Source: On the basis of [Arch2009, QuEJ2010 and JvIQ2010]

The Motivation Extension has two strengths: First it defines the motivational parts of an enterprise architecture and a corresponding notation (analogous to the ArchiMate standards which describes the content and notation too). Second it smoothly integrates with the structural and behavioral parts of an enterprise architecture specified by the ArchiMate standard. It can be used to explicit model why a structure and/or  behavior is designed the way it is designed. Particularly the motivation part of the enterprise architecture can be linked to the structural and behavioral part. The Requirement element is the primary connection to the structural and behavioral part and can be linked to any structural or behavioral element to model that a single or a group of elements realize a requirement (cp. [QuEJ2010, p. 17]).

Enterprise Business Motivation Model (EBMM)

The Enterprise Business Motivation Model (EBMM) was developed by Nick Malik, an Enterprise Architect from Microsoft, in cooperation with several practitioners across various companies and industries (cp. [Malik2011]). The EBMM has a strong focus on the motivational part of the business architecture and for that part supports the modeling of big and complex companies with many business units implementing different business models, capabilities and goals. Other structural and behavioral parts are in scope but are considered only rudimentary. On the highest abstraction layer the EBMM defines the elements Business, Business Unit, Business Process, Directive, Assessment, Business Model, Business Capability, Data Object, Influener, Driver, Initiative and Application (cp. [Malik2011, p. 14 ff.]).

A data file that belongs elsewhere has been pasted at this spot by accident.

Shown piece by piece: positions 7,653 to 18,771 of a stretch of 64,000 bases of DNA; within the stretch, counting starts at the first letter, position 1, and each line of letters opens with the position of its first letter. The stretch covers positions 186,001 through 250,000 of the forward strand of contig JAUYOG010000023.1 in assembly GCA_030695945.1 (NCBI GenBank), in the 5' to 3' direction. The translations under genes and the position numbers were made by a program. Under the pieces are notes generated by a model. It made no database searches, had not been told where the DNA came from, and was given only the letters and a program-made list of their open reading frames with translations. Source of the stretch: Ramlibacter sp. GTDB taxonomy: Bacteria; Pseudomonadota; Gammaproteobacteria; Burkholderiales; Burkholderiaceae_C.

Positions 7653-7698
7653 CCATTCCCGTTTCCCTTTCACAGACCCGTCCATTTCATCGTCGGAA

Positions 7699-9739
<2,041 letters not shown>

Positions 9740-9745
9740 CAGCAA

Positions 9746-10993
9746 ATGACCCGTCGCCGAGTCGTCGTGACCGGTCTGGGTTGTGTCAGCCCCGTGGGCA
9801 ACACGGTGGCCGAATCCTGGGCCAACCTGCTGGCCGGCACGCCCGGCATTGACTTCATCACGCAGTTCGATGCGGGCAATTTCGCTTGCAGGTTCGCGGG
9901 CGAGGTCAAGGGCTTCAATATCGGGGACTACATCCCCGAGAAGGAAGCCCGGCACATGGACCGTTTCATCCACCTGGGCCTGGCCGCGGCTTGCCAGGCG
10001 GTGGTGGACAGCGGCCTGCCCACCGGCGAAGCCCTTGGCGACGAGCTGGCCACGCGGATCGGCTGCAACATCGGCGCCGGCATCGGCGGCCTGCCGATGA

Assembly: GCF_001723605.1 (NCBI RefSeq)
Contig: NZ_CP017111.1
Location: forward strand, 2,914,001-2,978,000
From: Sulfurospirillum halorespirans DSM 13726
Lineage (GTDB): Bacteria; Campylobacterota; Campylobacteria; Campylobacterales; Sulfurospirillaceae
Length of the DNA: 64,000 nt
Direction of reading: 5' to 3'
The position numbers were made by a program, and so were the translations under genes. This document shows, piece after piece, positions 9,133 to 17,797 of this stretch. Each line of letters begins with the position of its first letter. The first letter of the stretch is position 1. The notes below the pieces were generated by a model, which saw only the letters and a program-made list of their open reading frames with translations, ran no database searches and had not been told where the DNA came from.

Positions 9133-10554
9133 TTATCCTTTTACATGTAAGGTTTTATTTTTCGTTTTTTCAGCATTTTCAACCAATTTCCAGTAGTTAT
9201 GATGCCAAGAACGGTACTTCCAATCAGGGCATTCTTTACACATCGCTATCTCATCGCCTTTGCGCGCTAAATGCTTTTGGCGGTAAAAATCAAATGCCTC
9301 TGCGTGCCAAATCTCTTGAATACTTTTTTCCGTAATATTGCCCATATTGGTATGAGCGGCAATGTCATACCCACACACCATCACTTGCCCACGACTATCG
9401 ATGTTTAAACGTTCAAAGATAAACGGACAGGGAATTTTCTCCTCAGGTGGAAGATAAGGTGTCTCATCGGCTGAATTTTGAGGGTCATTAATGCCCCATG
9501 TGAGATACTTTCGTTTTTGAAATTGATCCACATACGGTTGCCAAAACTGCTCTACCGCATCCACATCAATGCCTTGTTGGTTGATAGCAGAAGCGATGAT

Source: [Malik2011, p. 14]

The relationships are based on a few general connection types and define the specific semantics in the context of the model. The EBBM defines no notation for a graphical representation of its elements and relationships.

Conclusion

If you want to document business models and strategy-related parts of a business architecture take an in-depth look at the frameworks and conceptual models reviewed in this post. They describe the structure and elements of business models and strategy-related parts of an enterprise architecture. Especially they help you to get the big picture with respect to this modeling domain.

Then depending on your modeling scope and level of detail select one framework/model and reuse the concepts and definitions as much as you can (because you shouldn’t reinvent the wheel and it takes a lot of effort to build such models from scratch).

If the framework/model does not meet you modeling requirements completely, extend or combine it with other frameworks/models. Some of them – for example the ArchiMate standard – defines explicit extensions mechanisms which can be used to implement custom extensions that are in line with the standard.

Particularly distinguish between the motivational and the structural/behavioral part of your model. The latter describes what the business, application and infrastructure architecture look like. It encompasses concepts like e.g. business processes, applications , servers and networks. The motivational part describes why these structures are designed the way they are. It contains elements like e.g. objectives, principles and requirements. Both views have to be interconnected to document the design decisions made in the model.

 

References

  • [Arch2009] The Open Group: ArchiMate Specification. Technical Standard, Version 1.0, 2009.
  • [JoPT2009] Jonkers, H; Proper, E.; Turner, M.: TOGAF 9 and ArchiMate 1.0. The Open Group White Paper, 2009.
  • [JvIQ2010] Jonkers, H.; van den Berg, H.; Iacob, M.-E.; Quartel, D.: ArchiMate Extension for Implementation and Migration. The Open Group White Paper, 2010.
  • [QuEJ2010] Quartel, D.; Engelsman, W.; Jonkers, H.: ArchiMate Extension for Modeling and Managing Motivation, Principles and Requirements. The Open Group White Paper, 2010.
  • [Malik2011] Malik, A. Nicklas: Enterprise Business Motivation Model. Full Model Documentation, Version 3.5, 2011.
  • [OMG2008] Object Management Group (OMG): Business Motivation Model. OMG Specification, Version 1.0, August 2008.
  • [TOGAF2009] The Open Group: The Open Group Architecture Framework (TOGAF). Version 9, 2009.